Today, a BTC transaction requires the payment of fees in order to be inserted into a block, confirmed and recorded on a blockchain. This was not always the case. The fees to be paid to miners are not theoretically necessary.
BTC transaction on LN
First of all, it is not always necessary to register BTC transaction on BTC blockchain. Initially it was, but since the release of Lightning Network, transactions can be performed outside the chain, they do not require registration on the blockchain.
It is still necessary to pay a fee, but this fee will not go to miners who record transactions only on the blockchain, but to the LN node you use. For example, if you use your own node, you do not have to pay any fees or you can pay fees to yourself.
LN transaction fees are also negligible and therefore not problematic.
In fact, it is more interesting to focus on
The first transaction ever recorded on a BTC blockchain with BTCs sent from one user to another, included in block 170 on January 12, 2009, was free of charge. This means that the miner who mined this block, probably Satoshi Nakamoto or Hal Finney, has agreed to put this transaction on the block he mined.
Each block is limited in size and can only include a certain number of transactions, barely more than 3,000. When more than 3,000 transactions await a blockchain, miners choose the ones with the highest fees to include in the block.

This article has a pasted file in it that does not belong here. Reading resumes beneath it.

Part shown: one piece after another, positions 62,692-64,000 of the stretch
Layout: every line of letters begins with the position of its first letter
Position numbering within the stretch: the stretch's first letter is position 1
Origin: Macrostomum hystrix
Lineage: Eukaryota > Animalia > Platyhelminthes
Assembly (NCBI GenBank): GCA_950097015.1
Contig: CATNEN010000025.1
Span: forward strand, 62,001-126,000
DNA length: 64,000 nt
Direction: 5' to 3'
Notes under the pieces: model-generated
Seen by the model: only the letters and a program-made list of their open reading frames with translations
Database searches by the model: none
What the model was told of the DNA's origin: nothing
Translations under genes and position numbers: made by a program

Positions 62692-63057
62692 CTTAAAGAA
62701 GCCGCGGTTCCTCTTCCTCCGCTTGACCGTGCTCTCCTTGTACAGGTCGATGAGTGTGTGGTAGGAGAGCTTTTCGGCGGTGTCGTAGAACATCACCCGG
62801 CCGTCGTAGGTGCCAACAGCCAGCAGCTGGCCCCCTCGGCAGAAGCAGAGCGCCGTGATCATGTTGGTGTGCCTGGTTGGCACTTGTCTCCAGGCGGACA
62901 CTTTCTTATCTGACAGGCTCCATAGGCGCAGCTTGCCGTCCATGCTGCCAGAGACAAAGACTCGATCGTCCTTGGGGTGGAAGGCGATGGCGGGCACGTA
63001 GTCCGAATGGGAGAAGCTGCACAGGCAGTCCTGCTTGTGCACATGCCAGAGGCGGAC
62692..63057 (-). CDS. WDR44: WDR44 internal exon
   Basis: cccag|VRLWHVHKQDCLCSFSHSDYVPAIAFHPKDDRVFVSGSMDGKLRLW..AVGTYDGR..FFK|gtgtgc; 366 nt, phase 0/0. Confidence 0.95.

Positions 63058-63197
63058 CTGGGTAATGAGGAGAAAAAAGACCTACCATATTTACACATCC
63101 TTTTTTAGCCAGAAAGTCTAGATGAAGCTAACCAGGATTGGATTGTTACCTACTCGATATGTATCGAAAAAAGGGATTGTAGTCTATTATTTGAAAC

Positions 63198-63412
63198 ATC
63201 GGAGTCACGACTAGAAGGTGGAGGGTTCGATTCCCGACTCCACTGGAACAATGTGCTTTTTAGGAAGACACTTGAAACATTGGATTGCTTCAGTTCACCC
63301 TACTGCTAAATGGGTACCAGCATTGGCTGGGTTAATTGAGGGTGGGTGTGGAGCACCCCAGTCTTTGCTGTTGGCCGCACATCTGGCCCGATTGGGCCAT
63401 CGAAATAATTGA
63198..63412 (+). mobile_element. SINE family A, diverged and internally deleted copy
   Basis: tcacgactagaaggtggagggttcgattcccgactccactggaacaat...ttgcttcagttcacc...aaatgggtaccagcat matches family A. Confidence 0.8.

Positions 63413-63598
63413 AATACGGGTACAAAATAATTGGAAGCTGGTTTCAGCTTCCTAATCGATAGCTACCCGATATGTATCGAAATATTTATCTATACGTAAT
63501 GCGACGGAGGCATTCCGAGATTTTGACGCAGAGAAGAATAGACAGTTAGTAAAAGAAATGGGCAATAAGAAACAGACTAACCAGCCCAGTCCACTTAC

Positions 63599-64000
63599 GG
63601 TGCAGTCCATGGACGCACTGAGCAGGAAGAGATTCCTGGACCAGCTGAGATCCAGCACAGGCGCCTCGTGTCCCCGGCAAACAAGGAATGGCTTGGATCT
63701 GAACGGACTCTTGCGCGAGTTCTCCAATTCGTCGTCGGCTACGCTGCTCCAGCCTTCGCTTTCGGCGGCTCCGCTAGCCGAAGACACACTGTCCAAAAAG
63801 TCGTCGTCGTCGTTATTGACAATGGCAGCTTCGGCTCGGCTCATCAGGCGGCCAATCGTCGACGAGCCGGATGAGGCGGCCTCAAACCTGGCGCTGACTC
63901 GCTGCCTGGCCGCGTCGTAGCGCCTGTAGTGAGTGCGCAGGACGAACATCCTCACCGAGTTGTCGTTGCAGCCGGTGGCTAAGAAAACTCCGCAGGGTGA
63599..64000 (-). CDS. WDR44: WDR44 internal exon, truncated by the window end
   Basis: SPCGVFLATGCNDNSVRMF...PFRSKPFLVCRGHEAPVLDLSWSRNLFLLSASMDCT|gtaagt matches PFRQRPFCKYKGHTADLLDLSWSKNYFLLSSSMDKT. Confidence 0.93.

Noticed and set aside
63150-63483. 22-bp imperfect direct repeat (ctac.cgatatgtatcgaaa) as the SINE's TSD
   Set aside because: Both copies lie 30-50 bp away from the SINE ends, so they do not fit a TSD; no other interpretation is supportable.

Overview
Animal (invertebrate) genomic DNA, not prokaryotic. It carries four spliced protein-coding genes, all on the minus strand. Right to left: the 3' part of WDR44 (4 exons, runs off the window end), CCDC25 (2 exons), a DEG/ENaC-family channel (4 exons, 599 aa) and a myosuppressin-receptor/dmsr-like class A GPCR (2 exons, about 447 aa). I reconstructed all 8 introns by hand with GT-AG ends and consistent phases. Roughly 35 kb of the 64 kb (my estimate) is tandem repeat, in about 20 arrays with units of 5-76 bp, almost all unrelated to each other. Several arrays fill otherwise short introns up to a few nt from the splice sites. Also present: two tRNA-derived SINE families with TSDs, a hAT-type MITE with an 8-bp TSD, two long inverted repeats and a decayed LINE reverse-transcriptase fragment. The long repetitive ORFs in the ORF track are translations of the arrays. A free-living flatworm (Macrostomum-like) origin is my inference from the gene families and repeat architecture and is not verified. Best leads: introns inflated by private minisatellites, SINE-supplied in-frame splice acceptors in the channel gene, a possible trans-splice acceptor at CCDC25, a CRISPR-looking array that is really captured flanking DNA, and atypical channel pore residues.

This is why zero-fee BTC transactions have long been very unlikely to be mined by blockers who clearly prefer those with higher fees. Even today, some are sometimes included in the blockchain, but only when the queue of pending transactions is really very small.
The BTC network is overloaded
In the most congested periods in the BTC network, zero-fee transactions have virtually no chance of confirmation, and after some time, they are simply discarded and effectively canceled before they even pass. In quieter times, however, a few will be confirmed after a while of waiting, although the wait may take days, weeks or months.
It is worth remembering that for some private wallets, it is possible to either change the fees for a transaction that has yet to be recorded on the blockchain or cancel it before it is finally inserted into the block.
When the reward for the blocker is reset to zero, the only income for the miners will be the fees, so they are likely to have an incentive to confirm them only if the sender sets significant fees for them. However, it is possible that long before this happens, the block size may increase or the use of LN may expand to such an extent that the problem becomes unimportant.